Milwaukee in Milwaukee County, Wisconsin — The American Midwest (Great Lakes)
Birthplace of the American League
Erected 2000 by Society for American Baseball Research, The Milwaukee Journal Sentinel and The Milwaukee County Historical Society. This marker was dedicated in the centennial year of Major League Baseball’s Junior Circuit.
Topics. This historical marker is listed in this topic list: Sports.
Location. 43° 2.512′ N, 87° 54.879′ W. Marker is in Milwaukee, Wisconsin, in Milwaukee County. Marker is at the intersection of North Old Touch for map. Marker is in this post office area: Milwaukee WI 53203, United States of America. Touch for directions.
Other nearby markers. At least 8 other markers are within walking distance of this marker. Pere Jacques Marquette, S.J. (within shouting distance of this marker); a different marker also named Pere Jacques Marquette, S.J. (within shouting distance of this marker); Father Marquette's Camp - 1674 (within shouting distance of this marker); Historic Site in Journalism (about 300 feet away, measured in a direct line); Pere Marquette Historic Site (about 300 feet away); First African-American Church Built in Wisconsin (about 400 feet away); Connie Carpenter (Phinney) (about 400 feet away); Andy North (about 400 feet away). Touch for a list and map of all markers in Milwaukee.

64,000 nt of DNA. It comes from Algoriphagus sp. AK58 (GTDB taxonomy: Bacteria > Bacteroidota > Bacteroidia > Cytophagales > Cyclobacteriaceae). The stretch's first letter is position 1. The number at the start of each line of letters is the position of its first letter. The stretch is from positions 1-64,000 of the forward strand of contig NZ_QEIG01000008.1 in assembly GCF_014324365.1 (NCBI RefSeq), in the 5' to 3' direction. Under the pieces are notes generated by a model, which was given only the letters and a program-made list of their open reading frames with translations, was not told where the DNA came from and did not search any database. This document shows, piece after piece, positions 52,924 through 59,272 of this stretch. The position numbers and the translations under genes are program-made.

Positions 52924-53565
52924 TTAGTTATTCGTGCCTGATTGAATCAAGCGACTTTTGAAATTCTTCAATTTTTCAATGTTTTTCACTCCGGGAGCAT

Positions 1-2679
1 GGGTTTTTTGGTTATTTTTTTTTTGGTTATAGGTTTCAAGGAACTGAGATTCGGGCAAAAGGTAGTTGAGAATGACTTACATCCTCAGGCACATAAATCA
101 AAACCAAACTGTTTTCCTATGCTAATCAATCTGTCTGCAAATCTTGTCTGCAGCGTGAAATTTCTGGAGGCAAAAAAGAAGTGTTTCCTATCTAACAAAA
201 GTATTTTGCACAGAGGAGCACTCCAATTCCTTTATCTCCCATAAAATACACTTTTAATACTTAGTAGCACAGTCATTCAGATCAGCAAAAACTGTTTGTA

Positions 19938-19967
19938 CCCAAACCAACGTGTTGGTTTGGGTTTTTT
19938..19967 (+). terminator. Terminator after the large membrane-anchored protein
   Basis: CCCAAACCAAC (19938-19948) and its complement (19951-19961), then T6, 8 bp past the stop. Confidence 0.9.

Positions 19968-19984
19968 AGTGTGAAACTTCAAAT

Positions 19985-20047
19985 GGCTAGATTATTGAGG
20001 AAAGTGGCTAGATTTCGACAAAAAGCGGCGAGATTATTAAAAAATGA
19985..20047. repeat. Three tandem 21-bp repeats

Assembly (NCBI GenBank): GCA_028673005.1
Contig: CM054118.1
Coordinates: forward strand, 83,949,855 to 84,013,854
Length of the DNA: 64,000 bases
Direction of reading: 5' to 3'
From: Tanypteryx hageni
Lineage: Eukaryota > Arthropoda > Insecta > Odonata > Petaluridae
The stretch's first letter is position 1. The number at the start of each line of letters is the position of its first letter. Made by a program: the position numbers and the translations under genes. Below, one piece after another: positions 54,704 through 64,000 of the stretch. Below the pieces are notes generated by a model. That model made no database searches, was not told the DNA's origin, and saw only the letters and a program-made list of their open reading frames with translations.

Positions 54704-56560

Also see . . . The History of the American and National League. 2008 article by Peter Bendix on Beyond the Box Score. “When the NL reduced its teams, a minor league called the Western League saw an opportunity. In 1899, Bancroft Johnson, commissioner of the Western League, renamed his league the American League. In 1901—the year after the NL contracted four teams—the American League removed itself from the National Agreement
The National League was furious. They tried to push aside the upstart AL and regain their profitable monopoly. However, it soon became apparent that the AL wasn’t going anywhere, and, in true American fashion, the NL realized that if they couldn’t beat the AL, they should join them. In 1903 the two leagues signed a new version of the National Agreement, under which they agreed that they would each be a major league, and their champions would play each other in the World Series (a fantastic marketing and profit opportunity for the two leagues).” (Submitted on May 6, 2010.)
Credits. This page was last revised on June 16, 2016. It was originally submitted on May 4, 2010, by Paul Fehrenbach of Germantown, Wisconsin. This page has been viewed 2,621 times since then and 205 times this year. Photos: 1, 2. submitted on May 4, 2010, by Paul Fehrenbach of Germantown, Wisconsin. 3. submitted on May 25, 2010, by Paul Fehrenbach of Germantown, Wisconsin. • J. J. Prats was the editor who published this page.